On 24 September, member states appointed Laura Codruta Köevesi as Chair of the European Public Prosecutor Office (EPPO). The appointment marks the end of the conflict between the European Parliament and the EU member states relating to the appointment which took months of negotiation. Representatives of the 28 member states, forming the European Council, had previously favoured French candidate Jean-François Bohnert. However, Romania’s Laura Codruta Kövesi, the Parliament’s preferred candidate, has been appointed as the EU’s first Chief Prosecutor.
The remit of the EU Public Prosecutor is to investigate and prosecute crimes against the EU budget, such as fraud, corruption of serious cross-border VAT fraud. The EU Public Prosecutor Office will be located in Luxembourg and the European Public Prosecutor will sit for a non-renewable term of seven years.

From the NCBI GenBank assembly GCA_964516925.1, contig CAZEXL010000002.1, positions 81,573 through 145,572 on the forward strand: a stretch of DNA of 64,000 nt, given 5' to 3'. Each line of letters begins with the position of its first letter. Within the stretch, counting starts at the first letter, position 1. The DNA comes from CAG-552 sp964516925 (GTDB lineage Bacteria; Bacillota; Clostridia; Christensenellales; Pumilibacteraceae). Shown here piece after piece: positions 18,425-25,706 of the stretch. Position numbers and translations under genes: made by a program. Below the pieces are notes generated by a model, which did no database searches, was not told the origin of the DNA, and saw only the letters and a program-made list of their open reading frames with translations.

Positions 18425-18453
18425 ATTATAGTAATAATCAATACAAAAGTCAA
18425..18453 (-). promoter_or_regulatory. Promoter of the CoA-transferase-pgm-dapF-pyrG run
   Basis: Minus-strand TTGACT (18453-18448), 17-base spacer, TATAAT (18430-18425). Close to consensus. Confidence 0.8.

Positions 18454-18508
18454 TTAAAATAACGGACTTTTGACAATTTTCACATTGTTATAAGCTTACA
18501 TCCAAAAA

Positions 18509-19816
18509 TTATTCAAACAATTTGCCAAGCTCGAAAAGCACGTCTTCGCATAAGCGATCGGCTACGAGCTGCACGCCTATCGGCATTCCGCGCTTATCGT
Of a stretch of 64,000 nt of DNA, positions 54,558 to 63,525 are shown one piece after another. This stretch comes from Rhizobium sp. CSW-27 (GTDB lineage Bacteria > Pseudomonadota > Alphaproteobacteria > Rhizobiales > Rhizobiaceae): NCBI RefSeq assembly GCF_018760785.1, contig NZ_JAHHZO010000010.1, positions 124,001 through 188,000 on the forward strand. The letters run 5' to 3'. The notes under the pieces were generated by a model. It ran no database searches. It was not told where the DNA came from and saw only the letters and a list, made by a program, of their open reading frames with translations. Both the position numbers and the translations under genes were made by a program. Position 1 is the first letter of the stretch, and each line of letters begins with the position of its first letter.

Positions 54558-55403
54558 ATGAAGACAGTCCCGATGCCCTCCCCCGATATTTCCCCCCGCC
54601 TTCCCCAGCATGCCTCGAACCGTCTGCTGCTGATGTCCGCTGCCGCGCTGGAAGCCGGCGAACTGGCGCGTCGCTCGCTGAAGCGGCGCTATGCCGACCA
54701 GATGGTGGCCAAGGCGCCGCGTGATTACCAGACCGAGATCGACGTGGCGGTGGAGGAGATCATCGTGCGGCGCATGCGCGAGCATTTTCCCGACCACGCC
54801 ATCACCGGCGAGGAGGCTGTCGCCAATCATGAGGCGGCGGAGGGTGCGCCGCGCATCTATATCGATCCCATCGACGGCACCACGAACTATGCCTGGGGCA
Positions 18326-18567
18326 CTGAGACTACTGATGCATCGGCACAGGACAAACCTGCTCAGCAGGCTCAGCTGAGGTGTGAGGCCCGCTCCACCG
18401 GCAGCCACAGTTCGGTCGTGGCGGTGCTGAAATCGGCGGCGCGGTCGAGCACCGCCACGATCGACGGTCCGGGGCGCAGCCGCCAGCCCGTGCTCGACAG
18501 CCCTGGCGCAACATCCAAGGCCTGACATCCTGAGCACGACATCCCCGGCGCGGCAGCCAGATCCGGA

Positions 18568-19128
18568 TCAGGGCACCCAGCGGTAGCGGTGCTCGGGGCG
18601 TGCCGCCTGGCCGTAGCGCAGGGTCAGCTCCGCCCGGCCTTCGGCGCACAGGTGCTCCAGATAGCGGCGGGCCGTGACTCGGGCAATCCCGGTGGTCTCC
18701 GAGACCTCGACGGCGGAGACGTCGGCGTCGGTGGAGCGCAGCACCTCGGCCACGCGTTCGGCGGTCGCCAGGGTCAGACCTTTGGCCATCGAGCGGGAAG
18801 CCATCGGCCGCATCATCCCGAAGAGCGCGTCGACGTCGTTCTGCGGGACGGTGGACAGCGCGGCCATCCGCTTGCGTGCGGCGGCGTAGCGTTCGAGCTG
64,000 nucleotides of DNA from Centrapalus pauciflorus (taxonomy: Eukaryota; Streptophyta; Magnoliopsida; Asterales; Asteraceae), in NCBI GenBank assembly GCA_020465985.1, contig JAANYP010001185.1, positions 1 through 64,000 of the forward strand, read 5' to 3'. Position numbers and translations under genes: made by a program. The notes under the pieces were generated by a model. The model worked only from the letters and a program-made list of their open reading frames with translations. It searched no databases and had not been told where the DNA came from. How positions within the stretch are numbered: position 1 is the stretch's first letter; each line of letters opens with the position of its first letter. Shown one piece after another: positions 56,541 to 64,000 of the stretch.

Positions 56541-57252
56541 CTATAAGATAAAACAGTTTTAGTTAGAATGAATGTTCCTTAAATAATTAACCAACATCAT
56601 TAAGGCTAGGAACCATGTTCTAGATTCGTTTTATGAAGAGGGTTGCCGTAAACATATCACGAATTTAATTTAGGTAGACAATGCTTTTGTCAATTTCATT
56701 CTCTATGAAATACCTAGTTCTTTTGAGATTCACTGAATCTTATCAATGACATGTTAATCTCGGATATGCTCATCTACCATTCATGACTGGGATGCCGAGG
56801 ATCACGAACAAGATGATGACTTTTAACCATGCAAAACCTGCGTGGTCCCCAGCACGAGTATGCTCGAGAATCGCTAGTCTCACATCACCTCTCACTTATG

Kövesi, was the first woman and the youngest person ever to become Romania’s general prosecutor and with Romanians currently not holding any key posts within the EU, it could be expected that her appointment would be supported in her home country. However, the Romanian government has opposed her candidacy and voted against her appointment in the EU Council. In Romania, she is viewed as being politically biased due to her work in the National Anticorruption Directorate, where she was responsible for investigating high-level corruption cases and secured a conviction against former Romanian prime minister Adrian Nastase, resulting in a prison sentence of four years. Kövesi’s tenure as chief prosecutor of the DNA was cut short in June 2018, after she opposed the Romanian government’s plans to amend legislation in the field of justice.
Whilst, Kövesi’s appointment still needs to be formally approved by the European Parliament and EU Council, this is expected to be a formality.